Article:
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The Reign of Christ November 26, 2012

Posted by phoenixhopes in God, Preaching, Sermon.
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Sermon preached at Salem United Methodist Church, November 25, 2012

Today is a bonus Sunday. Thanksgiving is over except for the soup and Advent doesn’t start until next week. We have weeks and weeks until the New Year so there is no need to think about resolutions or how things will be different next year. Not yet, that time will come, but we don’t need to think about resolutions today. Because Thanksgiving was early this year, we have an extra week between the Macy’s parade and It’s a Wonderful Life to pause and reflect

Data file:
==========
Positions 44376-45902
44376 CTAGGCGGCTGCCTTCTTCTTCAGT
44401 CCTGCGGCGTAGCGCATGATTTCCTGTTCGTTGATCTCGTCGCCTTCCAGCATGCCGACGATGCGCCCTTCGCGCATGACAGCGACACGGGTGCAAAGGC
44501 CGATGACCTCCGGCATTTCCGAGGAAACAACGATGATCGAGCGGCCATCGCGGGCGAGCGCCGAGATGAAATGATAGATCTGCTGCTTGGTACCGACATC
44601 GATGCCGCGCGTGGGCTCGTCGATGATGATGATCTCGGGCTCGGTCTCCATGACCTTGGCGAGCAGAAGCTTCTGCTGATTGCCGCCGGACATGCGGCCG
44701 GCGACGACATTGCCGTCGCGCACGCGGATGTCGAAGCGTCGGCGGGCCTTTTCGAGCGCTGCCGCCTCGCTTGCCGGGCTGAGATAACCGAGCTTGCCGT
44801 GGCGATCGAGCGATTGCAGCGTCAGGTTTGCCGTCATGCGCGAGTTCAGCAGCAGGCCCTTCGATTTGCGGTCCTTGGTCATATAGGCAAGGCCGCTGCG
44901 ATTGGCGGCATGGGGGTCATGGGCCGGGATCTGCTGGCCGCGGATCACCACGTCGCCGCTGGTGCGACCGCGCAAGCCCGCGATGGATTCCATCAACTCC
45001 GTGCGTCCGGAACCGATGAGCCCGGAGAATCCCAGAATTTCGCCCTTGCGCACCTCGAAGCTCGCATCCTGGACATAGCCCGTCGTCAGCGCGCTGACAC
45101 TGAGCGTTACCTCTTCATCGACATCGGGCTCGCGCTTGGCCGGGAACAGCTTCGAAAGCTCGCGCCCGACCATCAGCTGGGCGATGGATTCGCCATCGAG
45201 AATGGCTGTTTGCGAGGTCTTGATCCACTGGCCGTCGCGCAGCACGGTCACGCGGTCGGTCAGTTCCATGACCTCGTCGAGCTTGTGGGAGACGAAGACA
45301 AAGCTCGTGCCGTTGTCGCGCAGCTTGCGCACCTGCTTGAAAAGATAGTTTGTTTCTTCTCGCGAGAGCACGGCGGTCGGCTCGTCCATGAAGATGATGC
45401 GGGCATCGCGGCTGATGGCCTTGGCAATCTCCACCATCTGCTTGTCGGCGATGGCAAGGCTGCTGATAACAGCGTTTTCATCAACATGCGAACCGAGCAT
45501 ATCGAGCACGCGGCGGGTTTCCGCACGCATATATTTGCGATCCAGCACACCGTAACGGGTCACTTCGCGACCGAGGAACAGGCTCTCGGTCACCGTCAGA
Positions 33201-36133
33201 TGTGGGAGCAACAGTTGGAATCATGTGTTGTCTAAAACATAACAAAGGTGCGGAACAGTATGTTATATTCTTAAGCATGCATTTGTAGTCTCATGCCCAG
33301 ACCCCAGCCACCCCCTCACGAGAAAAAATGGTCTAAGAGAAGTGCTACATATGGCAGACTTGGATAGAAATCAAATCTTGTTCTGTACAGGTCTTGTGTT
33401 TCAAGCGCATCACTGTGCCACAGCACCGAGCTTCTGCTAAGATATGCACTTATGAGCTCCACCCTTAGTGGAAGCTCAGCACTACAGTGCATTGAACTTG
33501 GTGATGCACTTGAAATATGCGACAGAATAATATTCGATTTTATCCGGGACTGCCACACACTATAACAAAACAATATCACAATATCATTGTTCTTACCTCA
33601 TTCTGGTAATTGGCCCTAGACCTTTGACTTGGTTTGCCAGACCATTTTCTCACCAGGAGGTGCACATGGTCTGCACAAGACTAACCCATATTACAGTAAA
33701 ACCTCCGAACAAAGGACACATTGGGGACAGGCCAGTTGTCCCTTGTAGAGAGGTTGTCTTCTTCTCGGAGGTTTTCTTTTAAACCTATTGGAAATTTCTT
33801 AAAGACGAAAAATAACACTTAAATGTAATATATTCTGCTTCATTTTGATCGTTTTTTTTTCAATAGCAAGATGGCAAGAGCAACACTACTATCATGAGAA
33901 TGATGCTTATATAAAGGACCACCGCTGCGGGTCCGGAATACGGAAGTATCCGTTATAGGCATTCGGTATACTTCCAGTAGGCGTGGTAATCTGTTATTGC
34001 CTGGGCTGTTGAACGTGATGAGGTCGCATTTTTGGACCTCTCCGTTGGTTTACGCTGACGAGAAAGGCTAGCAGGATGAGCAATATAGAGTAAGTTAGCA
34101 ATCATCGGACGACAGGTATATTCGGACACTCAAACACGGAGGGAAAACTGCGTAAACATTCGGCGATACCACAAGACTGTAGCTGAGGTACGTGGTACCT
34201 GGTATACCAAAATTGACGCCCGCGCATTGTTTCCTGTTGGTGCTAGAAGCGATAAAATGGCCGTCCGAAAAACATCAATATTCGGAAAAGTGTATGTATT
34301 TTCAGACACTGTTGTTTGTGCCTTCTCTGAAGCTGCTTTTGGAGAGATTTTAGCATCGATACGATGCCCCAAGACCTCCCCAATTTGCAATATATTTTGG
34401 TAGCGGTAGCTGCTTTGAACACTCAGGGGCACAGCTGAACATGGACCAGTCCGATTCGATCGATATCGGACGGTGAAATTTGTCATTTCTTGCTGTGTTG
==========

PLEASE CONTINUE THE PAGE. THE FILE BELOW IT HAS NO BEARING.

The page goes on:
You may have noticed this morning’s readings and music have a theme of Christ the King. On the church calendar, today is the Reign of Christ Sunday. This is a relatively new addition to the Church calendar, begun in 1925 as a day to celebrate Christ the King. This is a day we remember Jesus Christ is Lord of All!

The story of Jesus doesn’t neatly follow the Church calendar. The stories overlap and intertwine and sometimes have more meaning because we know what is to come. Advent and Christmas isn’t only about the baby Jesus but also about the end of His earthly life, His Ascension into heaven and everything in between.